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Dayton, Sheridan and Grande Ronde Railroad

The Dayton and Grande Ronde Railroad was a 3 ft narrow gauge railroad in Yamhill and Polk counties in the U. S. state of Oregon. In 1877, farmers in Bellevue, Perrydale and Willamina met to discuss building a railroad that would serve their towns. An agreement was reached, the railroad was incorporated; the railroad constructed twenty miles of tracks on the Yamhill and South Yamhill rivers between Sheridan in the west and Dayton to the east. By 1879, the railroad was out of money and taken over by a group of Scot capitalists led by the Earl of Airlie, they formed the Oregonian Railway. List of defunct Oregon railroads Culp, Edwin D.. Stations West, The Story of the Oregon Railways, Bonanza Books, Page 65

Lucy Gallant

Lucy Gallant is a 1955 American drama film directed by Robert Parrish and written by John Lee Mahin and Winston Miller. The film stars Jane Wyman, Charlton Heston, Claire Trevor, Thelma Ritter, William Demarest and Wallace Ford; the film was released on October 1955, by Paramount Pictures. The story is based on a novella, "The Life of Lucy Gallant," by Texas-born author Margaret Cousins, published in Good Housekeeping magazine in May 1953, it was the last film Pine-Thomas Productions made at Paramount, an association that had endured since 1940. While traveling from New York City to Mexico, the stylish Lucy Gallant is stranded by a storm in fictitious New City, where rancher Casey Cole helps find her suitable lodging; the public reaction to her fashions persuades Lucy to sell the contents of her trousseau, she decides to stay and open a dress shop. Lucy lives at Molly Basserman's boarding house and runs her store out of Lady "Mac" MacBeth's brothel, called the Red Derrick, she obtains a loan from banker Charlie Madden.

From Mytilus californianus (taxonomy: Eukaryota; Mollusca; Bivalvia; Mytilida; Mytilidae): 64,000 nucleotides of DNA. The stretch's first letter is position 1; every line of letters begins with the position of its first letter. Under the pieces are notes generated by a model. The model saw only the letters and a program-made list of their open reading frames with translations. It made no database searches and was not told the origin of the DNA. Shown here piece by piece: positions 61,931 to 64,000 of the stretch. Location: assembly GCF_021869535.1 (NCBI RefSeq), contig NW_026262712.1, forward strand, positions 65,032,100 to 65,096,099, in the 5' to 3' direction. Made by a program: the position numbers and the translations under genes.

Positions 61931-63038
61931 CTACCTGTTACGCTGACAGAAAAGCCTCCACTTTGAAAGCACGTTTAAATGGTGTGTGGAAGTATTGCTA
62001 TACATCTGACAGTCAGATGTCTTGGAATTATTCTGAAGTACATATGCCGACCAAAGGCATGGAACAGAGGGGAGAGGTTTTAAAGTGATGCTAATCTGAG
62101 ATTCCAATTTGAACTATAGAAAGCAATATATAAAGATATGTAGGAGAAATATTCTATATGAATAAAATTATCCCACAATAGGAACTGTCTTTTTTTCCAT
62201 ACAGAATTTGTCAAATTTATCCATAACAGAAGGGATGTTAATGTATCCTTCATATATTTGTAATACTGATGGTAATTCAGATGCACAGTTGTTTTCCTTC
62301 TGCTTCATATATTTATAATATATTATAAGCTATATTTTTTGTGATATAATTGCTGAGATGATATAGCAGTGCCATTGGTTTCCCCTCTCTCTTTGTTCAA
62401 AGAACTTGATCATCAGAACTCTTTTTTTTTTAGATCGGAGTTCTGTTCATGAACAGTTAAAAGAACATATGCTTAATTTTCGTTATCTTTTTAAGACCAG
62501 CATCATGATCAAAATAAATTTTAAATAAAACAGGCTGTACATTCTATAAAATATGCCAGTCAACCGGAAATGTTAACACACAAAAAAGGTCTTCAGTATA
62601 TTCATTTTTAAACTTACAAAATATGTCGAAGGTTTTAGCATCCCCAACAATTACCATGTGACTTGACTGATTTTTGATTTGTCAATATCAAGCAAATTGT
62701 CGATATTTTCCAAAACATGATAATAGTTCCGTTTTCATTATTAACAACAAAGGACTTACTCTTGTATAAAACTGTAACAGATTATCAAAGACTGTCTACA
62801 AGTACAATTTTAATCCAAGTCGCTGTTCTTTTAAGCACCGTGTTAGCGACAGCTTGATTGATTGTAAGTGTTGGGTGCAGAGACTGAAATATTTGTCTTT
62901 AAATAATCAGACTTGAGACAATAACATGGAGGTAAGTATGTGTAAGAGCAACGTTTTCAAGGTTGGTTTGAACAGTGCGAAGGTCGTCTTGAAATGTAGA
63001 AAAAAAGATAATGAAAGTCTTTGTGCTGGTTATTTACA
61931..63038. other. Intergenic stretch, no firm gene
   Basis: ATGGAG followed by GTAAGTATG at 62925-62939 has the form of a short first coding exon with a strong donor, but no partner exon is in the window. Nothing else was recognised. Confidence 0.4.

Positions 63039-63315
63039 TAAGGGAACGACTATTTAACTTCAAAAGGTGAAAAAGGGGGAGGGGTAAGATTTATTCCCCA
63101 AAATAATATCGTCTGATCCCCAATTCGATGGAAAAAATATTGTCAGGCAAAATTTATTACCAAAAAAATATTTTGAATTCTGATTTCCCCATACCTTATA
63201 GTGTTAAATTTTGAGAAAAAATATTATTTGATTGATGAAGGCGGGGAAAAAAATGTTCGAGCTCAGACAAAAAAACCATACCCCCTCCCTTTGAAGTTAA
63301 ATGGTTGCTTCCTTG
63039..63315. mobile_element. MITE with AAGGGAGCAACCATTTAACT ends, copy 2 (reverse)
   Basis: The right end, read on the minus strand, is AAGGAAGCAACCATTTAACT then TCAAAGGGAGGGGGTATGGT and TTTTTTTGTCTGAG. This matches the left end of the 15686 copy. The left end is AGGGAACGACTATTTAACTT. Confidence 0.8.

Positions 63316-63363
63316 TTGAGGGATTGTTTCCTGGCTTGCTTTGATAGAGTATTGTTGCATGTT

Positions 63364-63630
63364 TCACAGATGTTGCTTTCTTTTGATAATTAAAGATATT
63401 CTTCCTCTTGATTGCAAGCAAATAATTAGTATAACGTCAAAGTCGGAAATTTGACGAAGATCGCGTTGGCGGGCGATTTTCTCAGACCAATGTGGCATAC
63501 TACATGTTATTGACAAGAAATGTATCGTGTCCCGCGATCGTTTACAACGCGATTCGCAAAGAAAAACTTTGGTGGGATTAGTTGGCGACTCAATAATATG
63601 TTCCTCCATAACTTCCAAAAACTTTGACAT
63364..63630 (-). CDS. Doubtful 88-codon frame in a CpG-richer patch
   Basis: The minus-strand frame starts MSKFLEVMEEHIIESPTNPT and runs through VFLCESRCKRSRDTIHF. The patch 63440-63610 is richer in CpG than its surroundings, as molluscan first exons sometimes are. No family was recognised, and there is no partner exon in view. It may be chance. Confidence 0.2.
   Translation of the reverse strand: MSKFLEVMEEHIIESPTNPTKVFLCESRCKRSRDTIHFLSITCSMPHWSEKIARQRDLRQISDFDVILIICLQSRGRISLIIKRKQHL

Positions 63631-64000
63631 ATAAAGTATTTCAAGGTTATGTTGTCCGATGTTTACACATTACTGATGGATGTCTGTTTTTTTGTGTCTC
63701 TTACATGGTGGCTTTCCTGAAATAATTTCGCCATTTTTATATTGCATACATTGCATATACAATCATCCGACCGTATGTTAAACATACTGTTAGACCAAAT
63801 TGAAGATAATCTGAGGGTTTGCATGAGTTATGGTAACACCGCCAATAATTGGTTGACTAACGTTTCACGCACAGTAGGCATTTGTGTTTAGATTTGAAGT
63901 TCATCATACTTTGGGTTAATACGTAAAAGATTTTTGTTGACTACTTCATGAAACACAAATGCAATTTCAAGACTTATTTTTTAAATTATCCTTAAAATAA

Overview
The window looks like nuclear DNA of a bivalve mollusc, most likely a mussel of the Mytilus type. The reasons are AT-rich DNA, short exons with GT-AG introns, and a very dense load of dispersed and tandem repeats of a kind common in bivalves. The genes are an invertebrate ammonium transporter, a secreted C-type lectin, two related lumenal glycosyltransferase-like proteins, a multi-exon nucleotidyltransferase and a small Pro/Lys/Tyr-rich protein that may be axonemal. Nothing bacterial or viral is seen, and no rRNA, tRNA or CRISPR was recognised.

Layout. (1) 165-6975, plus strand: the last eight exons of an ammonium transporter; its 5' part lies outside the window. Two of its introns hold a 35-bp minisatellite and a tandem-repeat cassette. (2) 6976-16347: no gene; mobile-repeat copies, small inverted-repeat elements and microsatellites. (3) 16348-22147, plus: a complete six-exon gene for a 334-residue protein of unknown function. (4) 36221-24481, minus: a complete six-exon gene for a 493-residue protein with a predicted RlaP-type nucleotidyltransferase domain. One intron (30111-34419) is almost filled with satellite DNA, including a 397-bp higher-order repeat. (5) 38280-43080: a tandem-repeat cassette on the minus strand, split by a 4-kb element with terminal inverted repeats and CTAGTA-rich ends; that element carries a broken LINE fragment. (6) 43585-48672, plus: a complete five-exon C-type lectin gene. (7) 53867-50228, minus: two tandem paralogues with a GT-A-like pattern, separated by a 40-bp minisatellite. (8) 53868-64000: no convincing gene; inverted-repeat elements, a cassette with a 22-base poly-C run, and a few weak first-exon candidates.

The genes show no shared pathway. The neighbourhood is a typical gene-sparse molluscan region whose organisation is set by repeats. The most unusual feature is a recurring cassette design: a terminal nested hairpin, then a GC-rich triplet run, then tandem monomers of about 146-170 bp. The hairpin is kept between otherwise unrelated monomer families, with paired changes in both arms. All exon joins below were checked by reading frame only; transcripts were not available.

She is courted by Casey, who learns that Lucy was jilted at the altar when her fiance found out about her father's dishonest business practices. Casey insists, they quarrel, after joining the United States Army during World War II, he becomes engaged to a fashion model in Paris. But Casey soon returns to Texas to save Lucy from banker Madden's underhanded business dealings, he salvages their romance. Jane Wyman as Lucy Gallant Charlton Heston as Casey Cole Claire Trevor as Lady MacBeth Thelma Ritter as Molly Basserman William Demarest as Charles Madden Wallace Ford as Gus Basserman Tom Helmore as Jim Wardman Gloria Talbott as Laura Wilson James Westerfield as Harry Wilson Mary Field as Irma Wilson Texas Governor Allan Shivers as Himself Edith Head as Herself The film was based on a novella, "The Longest Day of the Year". Paramount hired John Lee Mahin to adapt it; the story was set in Oklahoma but the film is set in Texas. The producers wanted Joan Crawford for the lead; the role went to Jane Wyman, borrowed from Warner Bros.

Charlton Heston, who had just made The Far Horizons for Pine-Thomas, signed to play her co star. John Lee Mahin wrote Robert Parrish agreed to direct. Thelma Ritter and Claire Trevor were cast in the two main support roles. Filming started August 18, 1954. Texas Governor Allan Shivers plays himself. So too does costumer Edith Head. Edith Head's designs were sold commercially. Jody McCrea made his film debut in the picture. List of American films of 1955 Lucy Gallant on IMDb Lucy Gallant at TCMDB Review of film at Variety Lucy Gallant at BFI